THE UNION SQUARE CAFE COOKBOOK

150 FAVORITE RECIPES FROM NEW YORK'S ACCLAIMED RESTAURANT

The perennially popular Union Square Cafe's trademark is its use of the freshest ingredients and high style combined with warm hospitality, and this book relies on the same principles. Owner Meyer and chef Romano successfully translate recipes from restaurant to home scale, although the use of mise-en-place— listing ingredients in the form in which they will be used—is off- putting (i.e., readers may find themselves in the supermarket trying to puzzle out how many peppers equal ``1 cup sliced bell pepper''). Still, all of those recipes tested, from creamless mushroom soup to sweet and spicy bar nuts, were tasty and inventive. Meyer and Romano have generously included most of their signature dishes, including fabulous fried calamari with an unusual graham cracker crumb crust and their most popular dessert, baked banana tart. There are some simple dishes here, but more are multitiered, full-day projects, like the lasagne layered with goat cheese and vegetables that are baked separately beforehand; detailed instructions are broken down into manageable steps. Introductory information is sensible and helpful, and the advice for pairing wines with food has to be some of the least pretentious—yet still educational—oenological writing ever. When Meyer admits that opening night was less than spectacular, he clinches the title of humblest restaurateur around. Destined to become a foodie bible, and with good reason. (40 color photos, not seen)

Pub Date: Oct. 1, 1994

ISBN: 0-06-017013-1

Page Count: 320

Publisher: HarperCollins

Review Posted Online: May 20, 2010

Kirkus Reviews Issue: Sept. 1, 1994

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Stricter than, say, Bergen Evans or W3 ("disinterested" means impartial — period), Strunk is in the last analysis...

THE ELEMENTS OF STYLE

50TH ANNIVERSARY EDITION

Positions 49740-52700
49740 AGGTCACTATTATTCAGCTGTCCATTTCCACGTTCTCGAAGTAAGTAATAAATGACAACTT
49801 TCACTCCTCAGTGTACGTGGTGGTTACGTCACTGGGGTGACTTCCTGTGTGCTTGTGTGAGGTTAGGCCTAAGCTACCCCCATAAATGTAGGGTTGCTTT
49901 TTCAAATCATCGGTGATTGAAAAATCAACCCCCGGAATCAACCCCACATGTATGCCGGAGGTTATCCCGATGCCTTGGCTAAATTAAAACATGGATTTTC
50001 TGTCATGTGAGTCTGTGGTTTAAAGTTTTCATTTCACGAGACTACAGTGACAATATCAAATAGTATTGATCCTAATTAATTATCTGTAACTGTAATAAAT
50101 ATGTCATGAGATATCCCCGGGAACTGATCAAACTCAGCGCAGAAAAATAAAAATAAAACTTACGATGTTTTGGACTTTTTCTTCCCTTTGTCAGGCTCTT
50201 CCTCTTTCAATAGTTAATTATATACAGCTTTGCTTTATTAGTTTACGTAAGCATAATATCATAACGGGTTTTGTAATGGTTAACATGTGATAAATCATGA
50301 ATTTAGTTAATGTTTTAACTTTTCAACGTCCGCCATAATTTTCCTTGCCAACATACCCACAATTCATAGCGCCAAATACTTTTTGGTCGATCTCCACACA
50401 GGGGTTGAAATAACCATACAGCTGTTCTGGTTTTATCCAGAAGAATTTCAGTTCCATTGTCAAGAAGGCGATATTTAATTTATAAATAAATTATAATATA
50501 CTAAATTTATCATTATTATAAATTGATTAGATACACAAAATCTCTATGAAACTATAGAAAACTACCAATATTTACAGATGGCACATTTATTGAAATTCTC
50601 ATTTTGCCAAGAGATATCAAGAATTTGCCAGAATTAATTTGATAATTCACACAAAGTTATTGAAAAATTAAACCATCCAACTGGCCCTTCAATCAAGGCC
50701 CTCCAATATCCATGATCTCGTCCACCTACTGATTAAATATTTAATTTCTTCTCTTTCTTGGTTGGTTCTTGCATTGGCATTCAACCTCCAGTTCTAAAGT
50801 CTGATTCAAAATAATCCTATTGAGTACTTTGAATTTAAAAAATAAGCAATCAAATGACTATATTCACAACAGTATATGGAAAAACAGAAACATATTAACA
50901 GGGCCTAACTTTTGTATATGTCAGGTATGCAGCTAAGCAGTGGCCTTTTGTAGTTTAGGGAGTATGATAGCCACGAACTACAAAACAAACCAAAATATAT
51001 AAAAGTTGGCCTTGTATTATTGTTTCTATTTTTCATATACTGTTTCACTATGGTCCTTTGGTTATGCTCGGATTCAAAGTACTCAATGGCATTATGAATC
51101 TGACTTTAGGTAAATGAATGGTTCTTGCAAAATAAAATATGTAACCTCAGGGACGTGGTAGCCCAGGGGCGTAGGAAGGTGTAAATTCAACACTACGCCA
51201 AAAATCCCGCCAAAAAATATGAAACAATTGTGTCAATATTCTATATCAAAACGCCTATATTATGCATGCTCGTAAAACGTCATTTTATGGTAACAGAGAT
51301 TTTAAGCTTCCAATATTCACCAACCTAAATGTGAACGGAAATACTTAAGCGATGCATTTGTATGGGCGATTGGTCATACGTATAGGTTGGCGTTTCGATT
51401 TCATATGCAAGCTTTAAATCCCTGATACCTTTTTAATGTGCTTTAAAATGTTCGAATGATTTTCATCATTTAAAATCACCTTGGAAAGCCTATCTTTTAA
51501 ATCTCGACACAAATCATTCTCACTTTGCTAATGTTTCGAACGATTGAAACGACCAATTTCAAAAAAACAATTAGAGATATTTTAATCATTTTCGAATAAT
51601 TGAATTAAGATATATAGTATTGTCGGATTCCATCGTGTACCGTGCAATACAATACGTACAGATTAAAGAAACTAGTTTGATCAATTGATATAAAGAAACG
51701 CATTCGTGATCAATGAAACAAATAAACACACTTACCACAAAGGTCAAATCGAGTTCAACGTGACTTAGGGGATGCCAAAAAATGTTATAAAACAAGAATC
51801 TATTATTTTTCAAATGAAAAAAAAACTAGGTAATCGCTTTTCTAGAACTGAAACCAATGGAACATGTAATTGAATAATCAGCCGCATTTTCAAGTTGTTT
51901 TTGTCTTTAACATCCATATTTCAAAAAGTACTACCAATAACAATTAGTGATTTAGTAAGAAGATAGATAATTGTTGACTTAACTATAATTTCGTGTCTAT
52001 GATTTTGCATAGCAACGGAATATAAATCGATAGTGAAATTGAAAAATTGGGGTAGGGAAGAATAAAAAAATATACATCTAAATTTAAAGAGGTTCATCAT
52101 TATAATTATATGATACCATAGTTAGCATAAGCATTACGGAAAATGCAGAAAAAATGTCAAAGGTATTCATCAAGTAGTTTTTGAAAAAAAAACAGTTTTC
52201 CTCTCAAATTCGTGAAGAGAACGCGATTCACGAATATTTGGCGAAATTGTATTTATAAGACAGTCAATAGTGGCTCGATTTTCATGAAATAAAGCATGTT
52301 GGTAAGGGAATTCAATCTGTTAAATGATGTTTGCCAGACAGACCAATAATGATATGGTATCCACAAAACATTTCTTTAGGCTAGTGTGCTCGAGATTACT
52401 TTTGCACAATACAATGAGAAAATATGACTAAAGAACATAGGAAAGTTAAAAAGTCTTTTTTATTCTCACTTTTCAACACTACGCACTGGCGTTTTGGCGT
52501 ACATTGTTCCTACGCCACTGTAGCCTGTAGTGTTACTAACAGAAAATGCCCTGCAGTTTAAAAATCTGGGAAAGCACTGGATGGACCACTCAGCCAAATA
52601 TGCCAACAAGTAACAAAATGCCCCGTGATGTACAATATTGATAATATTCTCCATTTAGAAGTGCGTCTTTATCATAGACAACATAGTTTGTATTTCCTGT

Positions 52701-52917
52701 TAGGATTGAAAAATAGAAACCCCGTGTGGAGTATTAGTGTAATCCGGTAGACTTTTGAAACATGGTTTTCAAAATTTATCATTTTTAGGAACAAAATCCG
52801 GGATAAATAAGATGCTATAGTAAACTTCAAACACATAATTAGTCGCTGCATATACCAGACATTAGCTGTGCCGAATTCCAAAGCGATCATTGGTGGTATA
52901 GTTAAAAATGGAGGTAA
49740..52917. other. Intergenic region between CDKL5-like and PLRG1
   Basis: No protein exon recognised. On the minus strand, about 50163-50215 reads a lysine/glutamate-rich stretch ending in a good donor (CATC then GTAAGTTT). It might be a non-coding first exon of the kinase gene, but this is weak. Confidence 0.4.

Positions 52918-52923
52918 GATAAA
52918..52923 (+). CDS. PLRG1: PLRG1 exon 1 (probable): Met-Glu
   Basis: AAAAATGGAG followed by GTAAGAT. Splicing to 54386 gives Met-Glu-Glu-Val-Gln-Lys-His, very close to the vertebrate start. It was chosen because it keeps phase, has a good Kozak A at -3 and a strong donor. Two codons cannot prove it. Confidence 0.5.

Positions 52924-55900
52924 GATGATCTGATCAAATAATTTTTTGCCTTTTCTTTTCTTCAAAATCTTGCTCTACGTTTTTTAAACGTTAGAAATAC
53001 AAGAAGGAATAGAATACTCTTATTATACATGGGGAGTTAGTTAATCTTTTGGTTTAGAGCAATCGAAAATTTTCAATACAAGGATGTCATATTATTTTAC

Privately published by Strunk of Cornell in 1918 and revised by his student E. B. White in 1959, that "little book" is back again with more White updatings.

Stricter than, say, Bergen Evans or W3 ("disinterested" means impartial — period), Strunk is in the last analysis (whoops — "A bankrupt expression") a unique guide (which means "without like or equal").

Pub Date: May 15, 1972

ISBN: 0205632645

Page Count: 105

Publisher: Macmillan

Review Posted Online: Oct. 28, 2011

Kirkus Reviews Issue: May 1, 1972

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Analyzing his craft, a careful craftsman urges with Thoreauvian conviction that writers should simplify, simplify, simplify.

SEVERAL SHORT SENTENCES ABOUT WRITING

New York Times columnist and editorial board member delivers a slim book for aspiring writers, offering saws and sense, wisdom and waggery, biases and biting sarcasm.

Klinkenborg (Timothy; or, Notes of an Abject Reptile, 2006), who’s taught for decades, endeavors to keep things simple in his prose, and he urges other writers to do the same. (Note: He despises abuses of the word as, as he continually reminds readers.) In the early sections, the author ignores traditional paragraphing so that the text resembles a long free-verse poem. He urges readers to use short, clear sentences and to make sure each one is healthy before moving on; notes that it’s acceptable to start sentences with and and but; sees benefits in diagramming sentences; stresses that all writing is revision; periodically blasts the formulaic writing that many (most?) students learn in school; argues that knowing where you’re headed before you begin might be good for a vacation, but not for a piece of writing; and believes that writers must trust readers more, and trust themselves. Most of Klinkenborg’s advice is neither radical nor especially profound (“Turn to the poets. / Learn from them”), and the text suffers from a corrosive fallacy: that if his strategies work for him they will work for all. The final fifth of the text includes some passages from writers he admires (McPhee, Oates, Cheever) and some of his students’ awkward sentences, which he treats analytically but sometimes with a surprising sarcasm that veers near meanness. He includes examples of students’ dangling modifiers, malapropisms, errors of pronoun agreement, wordiness and other mistakes.

Analyzing his craft, a careful craftsman urges with Thoreauvian conviction that writers should simplify, simplify, simplify.

Pub Date: Aug. 7, 2012

ISBN: 978-0-307-26634-7

Page Count: 224

Publisher: Knopf

Review Posted Online: May 14, 2012

Kirkus Reviews Issue: June 15, 2012

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